Talking to yourself

Is talking to yourself in your head okay?

When you first notice the voice in your head, you may think you are talking to yourself. And you may wonder if talking to yourself is normal, or healthy. First of all, practically everyone experiences the voice in the head–you are not alone! That makes it “normal,” or common.

But a lot of things are “normal” in our society that are not healthy, beneficial, or helpful–like believing that others cause your inner mental-emotional pain. (But that’s a different, although related topic.)

Are you really talking to yourself?

However, now that you’ve noticed that these are thoughts in your head, take a little closer look, and see if you are actually doing it. Are you doing it, or are you listening along, and believing it, like you might listen to a radio broadcaster and believe him?

The main difference in the latter case, is that you don’t mistake yourself for the radio broadcaster. However, with fleeting thoughts, which have almost no substance, you can mistake them for you, (or for others, even, and that taken to the extreme is called schizophrenia,) because the thoughts say “I, me, mine,” or “you,” or “John,” or “Mom.”

But, are you really doing this, talking to yourself in your head? If you were, don’t you think you could stop? Don’t you think you could choose what the thoughts would be, and would you ever chose a painful one? Wouldn’t you know what the thought would be, before it arose? Do you? No.

It’s not just “talking to myself,” either…

It’s not just thoughts–it’s images, movies, sounds, memories of the past, stored in the mind, which can be “called-up” or recalled, but are so thin (because they are not real in this moment) that they have a passing phenomenal presence, yet don’t have a true reality, that they can co-exist with what’s actually going on (and with whomever is or is not in the room)–and they can be mistaken for what actually is.

This movie is “overlayed” upon reality.

In your head, you can “see” these images, sights, and sounds, and really believe that someone is mad at you, and become defensive, or believe that someone attacked you, and so become offensive. Meanwhile it can be completely untrue for the other person. That’s unconsciousness, and a bad waking dream. A “wakemare.”

If you put all of your powers of interest, attention, and authority into this movie in the mind, without question, it magnifies your experience of the movie, the feelings it generates, and it can appear real and true. Just like sitting in a movie theatre! You can be scared by images and sounds displayed, and thoughts a movie triggers, and completely lose track of the fact that whatever is going on on the screen is not actually going on. You swap reality for imagination. Well, until you get so scared (or elbowed) that you are jolted out of the wakemare, come to your senses, see the theatre again, and realize, it’s okay, it’s not real, it’s not happening, it’s just a movie and I am in a theatre.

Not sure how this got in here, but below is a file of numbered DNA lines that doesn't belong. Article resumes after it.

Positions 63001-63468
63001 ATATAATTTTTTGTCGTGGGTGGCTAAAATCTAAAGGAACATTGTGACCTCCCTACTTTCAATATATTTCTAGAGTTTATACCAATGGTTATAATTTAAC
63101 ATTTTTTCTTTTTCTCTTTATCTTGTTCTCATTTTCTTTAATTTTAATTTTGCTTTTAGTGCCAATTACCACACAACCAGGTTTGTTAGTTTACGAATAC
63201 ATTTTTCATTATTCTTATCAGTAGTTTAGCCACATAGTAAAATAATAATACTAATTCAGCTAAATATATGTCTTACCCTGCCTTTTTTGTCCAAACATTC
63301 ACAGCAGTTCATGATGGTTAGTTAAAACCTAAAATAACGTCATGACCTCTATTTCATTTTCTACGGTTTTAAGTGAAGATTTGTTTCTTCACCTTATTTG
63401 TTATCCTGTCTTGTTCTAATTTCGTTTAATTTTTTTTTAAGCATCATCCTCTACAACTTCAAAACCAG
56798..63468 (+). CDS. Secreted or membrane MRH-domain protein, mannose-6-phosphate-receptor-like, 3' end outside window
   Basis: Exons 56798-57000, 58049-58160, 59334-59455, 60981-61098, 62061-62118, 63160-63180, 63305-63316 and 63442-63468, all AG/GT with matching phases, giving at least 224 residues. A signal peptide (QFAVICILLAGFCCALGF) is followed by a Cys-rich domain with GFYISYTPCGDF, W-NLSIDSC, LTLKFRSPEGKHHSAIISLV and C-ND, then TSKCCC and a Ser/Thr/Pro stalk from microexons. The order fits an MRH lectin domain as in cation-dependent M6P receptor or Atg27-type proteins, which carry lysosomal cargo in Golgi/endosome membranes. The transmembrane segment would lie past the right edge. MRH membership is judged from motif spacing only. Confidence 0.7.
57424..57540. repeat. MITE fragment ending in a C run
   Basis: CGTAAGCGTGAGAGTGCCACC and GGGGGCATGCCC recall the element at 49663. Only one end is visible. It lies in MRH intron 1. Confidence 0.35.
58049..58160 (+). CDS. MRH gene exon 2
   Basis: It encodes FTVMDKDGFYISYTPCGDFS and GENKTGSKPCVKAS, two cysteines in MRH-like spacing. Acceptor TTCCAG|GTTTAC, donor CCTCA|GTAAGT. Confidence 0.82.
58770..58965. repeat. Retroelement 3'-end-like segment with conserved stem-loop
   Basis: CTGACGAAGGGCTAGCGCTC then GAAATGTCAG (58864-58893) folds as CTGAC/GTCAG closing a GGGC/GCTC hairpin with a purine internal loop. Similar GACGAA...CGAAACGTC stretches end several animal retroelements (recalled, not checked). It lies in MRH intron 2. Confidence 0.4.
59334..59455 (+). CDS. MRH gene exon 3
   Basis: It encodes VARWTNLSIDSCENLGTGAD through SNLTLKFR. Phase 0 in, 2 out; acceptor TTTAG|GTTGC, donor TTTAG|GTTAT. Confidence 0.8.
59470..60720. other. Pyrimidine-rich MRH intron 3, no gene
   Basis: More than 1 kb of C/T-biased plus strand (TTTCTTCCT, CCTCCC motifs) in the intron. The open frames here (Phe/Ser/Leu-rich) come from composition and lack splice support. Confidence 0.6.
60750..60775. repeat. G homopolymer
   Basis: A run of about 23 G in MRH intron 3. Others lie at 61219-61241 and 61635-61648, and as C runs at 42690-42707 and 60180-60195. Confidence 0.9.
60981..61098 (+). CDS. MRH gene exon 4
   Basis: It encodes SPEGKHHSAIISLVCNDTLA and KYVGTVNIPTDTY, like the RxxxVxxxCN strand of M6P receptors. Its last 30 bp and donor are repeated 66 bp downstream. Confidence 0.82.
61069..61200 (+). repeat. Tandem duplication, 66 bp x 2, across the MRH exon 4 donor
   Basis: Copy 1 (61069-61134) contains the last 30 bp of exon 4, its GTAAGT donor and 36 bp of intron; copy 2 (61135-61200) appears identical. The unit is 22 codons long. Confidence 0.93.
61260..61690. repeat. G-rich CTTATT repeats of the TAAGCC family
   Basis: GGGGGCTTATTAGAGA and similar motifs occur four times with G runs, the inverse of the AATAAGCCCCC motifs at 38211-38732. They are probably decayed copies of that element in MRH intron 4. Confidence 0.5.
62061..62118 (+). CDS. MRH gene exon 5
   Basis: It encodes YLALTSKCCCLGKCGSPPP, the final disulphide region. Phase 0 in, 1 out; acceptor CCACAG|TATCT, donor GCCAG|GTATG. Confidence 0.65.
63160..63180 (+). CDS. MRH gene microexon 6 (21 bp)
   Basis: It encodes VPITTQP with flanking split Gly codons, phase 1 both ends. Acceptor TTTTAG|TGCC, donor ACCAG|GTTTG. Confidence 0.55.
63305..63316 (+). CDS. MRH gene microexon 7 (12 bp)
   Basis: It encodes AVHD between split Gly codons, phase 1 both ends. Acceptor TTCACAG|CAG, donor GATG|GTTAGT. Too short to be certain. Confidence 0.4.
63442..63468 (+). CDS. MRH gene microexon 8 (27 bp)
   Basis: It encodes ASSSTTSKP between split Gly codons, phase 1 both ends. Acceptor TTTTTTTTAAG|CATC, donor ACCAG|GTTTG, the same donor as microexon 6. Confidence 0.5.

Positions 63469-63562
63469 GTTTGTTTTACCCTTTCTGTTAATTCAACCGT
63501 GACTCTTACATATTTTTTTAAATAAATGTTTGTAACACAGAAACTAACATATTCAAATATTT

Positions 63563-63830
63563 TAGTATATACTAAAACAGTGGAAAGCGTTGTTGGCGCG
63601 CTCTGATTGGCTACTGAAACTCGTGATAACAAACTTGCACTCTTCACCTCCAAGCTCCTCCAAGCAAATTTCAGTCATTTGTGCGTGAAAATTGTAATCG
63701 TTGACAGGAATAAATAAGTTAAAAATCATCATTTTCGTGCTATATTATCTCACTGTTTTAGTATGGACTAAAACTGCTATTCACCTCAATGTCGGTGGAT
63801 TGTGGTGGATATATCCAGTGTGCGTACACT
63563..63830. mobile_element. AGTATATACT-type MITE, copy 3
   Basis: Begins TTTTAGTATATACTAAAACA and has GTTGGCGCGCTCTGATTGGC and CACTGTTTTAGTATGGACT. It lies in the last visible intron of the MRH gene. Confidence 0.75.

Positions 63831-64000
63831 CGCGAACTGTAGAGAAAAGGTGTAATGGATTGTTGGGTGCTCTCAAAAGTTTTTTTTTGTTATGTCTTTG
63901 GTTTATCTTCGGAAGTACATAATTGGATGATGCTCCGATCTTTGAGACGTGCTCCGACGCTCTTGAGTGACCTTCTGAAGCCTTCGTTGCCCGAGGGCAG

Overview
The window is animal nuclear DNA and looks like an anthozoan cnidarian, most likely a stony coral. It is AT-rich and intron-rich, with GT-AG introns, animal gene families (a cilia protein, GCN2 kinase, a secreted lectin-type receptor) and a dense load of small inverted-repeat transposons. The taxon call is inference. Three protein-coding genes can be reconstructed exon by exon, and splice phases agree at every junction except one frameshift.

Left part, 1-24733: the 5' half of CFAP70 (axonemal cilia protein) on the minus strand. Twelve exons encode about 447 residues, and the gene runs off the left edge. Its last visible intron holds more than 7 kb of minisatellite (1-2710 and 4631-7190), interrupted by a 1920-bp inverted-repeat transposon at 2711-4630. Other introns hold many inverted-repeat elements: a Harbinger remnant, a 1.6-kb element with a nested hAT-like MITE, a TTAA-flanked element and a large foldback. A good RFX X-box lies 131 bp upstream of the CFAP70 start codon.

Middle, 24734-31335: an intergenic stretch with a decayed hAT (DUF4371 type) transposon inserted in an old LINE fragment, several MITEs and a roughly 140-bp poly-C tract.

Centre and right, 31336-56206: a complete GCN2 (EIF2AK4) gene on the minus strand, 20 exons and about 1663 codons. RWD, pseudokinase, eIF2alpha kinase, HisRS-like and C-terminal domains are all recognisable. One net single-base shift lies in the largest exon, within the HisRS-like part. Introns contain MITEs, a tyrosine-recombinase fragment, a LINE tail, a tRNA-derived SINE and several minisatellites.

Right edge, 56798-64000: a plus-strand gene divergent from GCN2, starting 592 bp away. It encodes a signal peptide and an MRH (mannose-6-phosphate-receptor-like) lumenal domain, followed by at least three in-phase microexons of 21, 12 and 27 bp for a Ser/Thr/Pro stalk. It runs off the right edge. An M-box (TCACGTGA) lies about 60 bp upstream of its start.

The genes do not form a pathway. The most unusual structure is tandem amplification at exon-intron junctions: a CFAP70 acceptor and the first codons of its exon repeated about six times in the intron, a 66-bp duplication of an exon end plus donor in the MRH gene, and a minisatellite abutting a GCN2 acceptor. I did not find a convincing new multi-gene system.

Nothing is wrong with you

The mind is a wonderous, powerfully creative tool, and it is working perfectly fine. It’s job is to protect and help you, but it’s not intelligence in itself. It’s just raw, stored, inter-linked data. It’s your job, as the intelligence, to not confuse the data storage, the thoughts, images and ideas, for reality.

Thoughts or memories about self and other are not self and other, themselves, but they include the words of self and other. So that is how we can make the mistake of identifying with them, and even lose track of our identity, in thought.

To confound things, thoughts, images, feelings and memories trigger one another, and soon it can look like there’s a real conversation going on in your head. But it’s just habitual thoughts playing, like a broken record (you might notice you’ve heard the same ones over and over.)

Why do they play? Because you are interested in them. You might even confuse them for yourself or others, and then you will be real interested in them. The brain is a servant. It’s job is to serve you the thoughts that you are most interested in. And it’s brilliant at doing it.

If you quit giving thoughts–all thoughts–your interest and attention, then all thoughts will quiet down. You will still be able to access thought when you want to, but your general experience will be much more peaceful.

If you don’t like the thoughts looping in your head, do not try to get rid of them, or to control them. That is giving them more interest, more attention, and more power.


  1. discern, that they are just a thought,
  2. not what is actually going on,
  3. not you,
  4. not others,
  5. come to your senses, notice what you actually directly see, hear, feel, smell, taste,
  6. be more interested in what is, here and now,

…and you will find that they disappear on their own. Over time, the brain will swap tracks, and offer up what you have been more interested in, instead, and the unwanted ones will quit arising.

Until then, having thoughts that appear to be conversations, with yourself or others, is absolutely fine. Let them be, knowing they are unreal. What do you have to be concerned about with the unreal?

You’ve likely once mistaken a shadow for a man. Once you question this appearance, and discern the truth, what concern do you have for the man that doesn’t exist? It’s over, in an instant.

And beyond that, it never happened.

Learn to discern yourself from thought and master your mind in the…

Free ~ Edging Out the Ego Video Workshop

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